New A-10 Wing Kits Won't Arrive For At Least Four Years And That's Bad News For The Warthog

Dozens of older Warthogs are at imminent risk of getting grounded and the first new wing kits will only start arriving in 2022 at the earliest.

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The U.S. Air Force has detailed its plans for buy as many as 112 sets of new wings for the service’s remaining, so-called “thin wing” A-10 Warthog ground attack aircraft. Unfortunately, there’s no guarantee the service will purchase that many replacement spans and, under the present schedule, the first of these vital kits won’t be ready for years, which could push dozens of the planes into retirement.

Correction: See details at the bottom of this story.

On May 25, 2018, the Air Force released the official request for proposals for what it is now calling the A-10 Thunderbolt Advanced-Wing Continuation Kit, or ATTACK program. This refers to the aircraft’s official name, Thunderbolt II. As it stands now, the service is expecting a year-long contracting period followed by at least five years of orders. There are two possible optional ordering periods, as well.

The “indefinite quantity” contract would be for a minimum of four sets of wings. If the Air Force decided to pursue all of its options, the maximum order would be for 112 spans, plus 15 spare kits.

But most shockingly, the notice specifically says that actual deliveries would only start four years after the last of the first five ordering periods. The contractor responsible for the program would only have to deliver the first four low rate initial production kits by 2029. [Correction: This is incorrect. The earliest date at which the wing kits would arrive is some time in 2022]

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An A-10 in Afghanistan in January 2018.

After that, the Air Force would then decide whether or not to pursue full-rate production at a maximum of four wing sets per month. The service says the minimum threshold is for a contractor to deliver three kits every month. At these rates, it would take between two and three years to produce 112 new wings.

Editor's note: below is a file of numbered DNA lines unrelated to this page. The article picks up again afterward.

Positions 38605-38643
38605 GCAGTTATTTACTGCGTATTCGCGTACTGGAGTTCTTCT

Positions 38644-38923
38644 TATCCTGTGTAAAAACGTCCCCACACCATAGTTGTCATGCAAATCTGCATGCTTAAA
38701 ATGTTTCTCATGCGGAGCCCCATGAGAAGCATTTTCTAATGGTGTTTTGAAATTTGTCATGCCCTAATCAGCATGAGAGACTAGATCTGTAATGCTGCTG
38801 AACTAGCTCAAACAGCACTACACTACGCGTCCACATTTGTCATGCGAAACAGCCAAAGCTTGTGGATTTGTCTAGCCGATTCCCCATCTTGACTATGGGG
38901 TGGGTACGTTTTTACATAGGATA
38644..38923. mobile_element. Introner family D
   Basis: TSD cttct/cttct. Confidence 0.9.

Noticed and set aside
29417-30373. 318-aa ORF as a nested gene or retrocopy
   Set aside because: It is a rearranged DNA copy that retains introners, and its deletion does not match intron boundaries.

Of course, the issue is that the more than 100 “thin wing” Warthogs, approximately a third of the total fleet of more than 280 aircraft, need the new spans now. Re-winging the planes has already become a saga since the Air Force ended the first such upgrade program early, which left dozens of the ground attackers without the new “thick wings” that would keep them safe to fly into the 2040s.

The Air Force has already had to resort to an unspecified “collaborative approach” to prevent wing-related groundings in the 2018 fiscal year, which ends on Sept. 30, 2018. As of May 2018, the service had not retired an A-10 in any configuration to the Bone Yard at Davis-Monthan Air Force Base in Arizona since 2015, according to an official inventory it releases every month.

There will almost certainly be groundings, though. In April 2018, U.S. Air Force Lieutenant General Jerry Harris, the service’s Deputy Chief of Staff for Plans, Programs, and Requirements, told legislators that he was only confident that his service could prevent any groundings occurring after 2025.